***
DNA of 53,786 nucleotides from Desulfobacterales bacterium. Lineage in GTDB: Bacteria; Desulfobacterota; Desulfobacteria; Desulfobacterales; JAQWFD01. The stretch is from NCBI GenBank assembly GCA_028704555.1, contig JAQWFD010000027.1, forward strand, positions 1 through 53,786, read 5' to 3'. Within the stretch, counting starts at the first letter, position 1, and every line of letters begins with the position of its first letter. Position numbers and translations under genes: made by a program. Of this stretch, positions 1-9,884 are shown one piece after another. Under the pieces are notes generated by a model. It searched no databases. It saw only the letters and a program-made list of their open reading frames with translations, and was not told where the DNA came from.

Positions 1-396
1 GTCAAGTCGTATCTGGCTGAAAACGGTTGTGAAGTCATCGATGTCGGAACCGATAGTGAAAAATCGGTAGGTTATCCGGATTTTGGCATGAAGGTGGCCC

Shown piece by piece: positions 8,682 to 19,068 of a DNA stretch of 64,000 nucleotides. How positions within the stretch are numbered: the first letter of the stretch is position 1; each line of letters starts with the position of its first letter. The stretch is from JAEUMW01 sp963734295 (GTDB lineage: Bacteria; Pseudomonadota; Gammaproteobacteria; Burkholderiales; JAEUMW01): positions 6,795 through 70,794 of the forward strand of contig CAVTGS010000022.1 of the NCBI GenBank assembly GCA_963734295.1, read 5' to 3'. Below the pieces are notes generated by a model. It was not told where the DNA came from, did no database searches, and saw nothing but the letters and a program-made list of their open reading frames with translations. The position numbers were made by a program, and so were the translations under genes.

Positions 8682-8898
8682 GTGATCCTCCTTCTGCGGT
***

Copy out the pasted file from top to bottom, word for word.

DNA of 53,786 nucleotides from Desulfobacterales bacterium. Lineage in GTDB: Bacteria; Desulfobacterota; Desulfobacteria; Desulfobacterales; JAQWFD01. The stretch is from NCBI GenBank assembly GCA_028704555.1, contig JAQWFD010000027.1, forward strand, positions 1 through 53,786, read 5' to 3'. Within the stretch, counting starts at the first letter, position 1, and every line of letters begins with the position of its first letter. Position numbers and translations under genes: made by a program. Of this stretch, positions 1-9,884 are shown one piece after another. Under the pieces are notes generated by a model. It searched no databases. It saw only the letters and a program-made list of their open reading frames with translations, and was not told where the DNA came from.

Positions 1-396
1 GTCAAGTCGTATCTGGCTGAAAACGGTTGTGAAGTCATCGATGTCGGAACCGATAGTGAAAAATCGGTAGGTTATCCGGATTTTGGCATGAAGGTGGCCC

Shown piece by piece: positions 8,682 to 19,068 of a DNA stretch of 64,000 nucleotides. How positions within the stretch are numbered: the first letter of the stretch is position 1; each line of letters starts with the position of its first letter. The stretch is from JAEUMW01 sp963734295 (GTDB lineage: Bacteria; Pseudomonadota; Gammaproteobacteria; Burkholderiales; JAEUMW01): positions 6,795 through 70,794 of the forward strand of contig CAVTGS010000022.1 of the NCBI GenBank assembly GCA_963734295.1, read 5' to 3'. Below the pieces are notes generated by a model. It was not told where the DNA came from, did no database searches, and saw nothing but the letters and a program-made list of their open reading frames with translations. The position numbers were made by a program, and so were the translations under genes.

Positions 8682-8898
8682 GTGATCCTCCTTCTGCGGT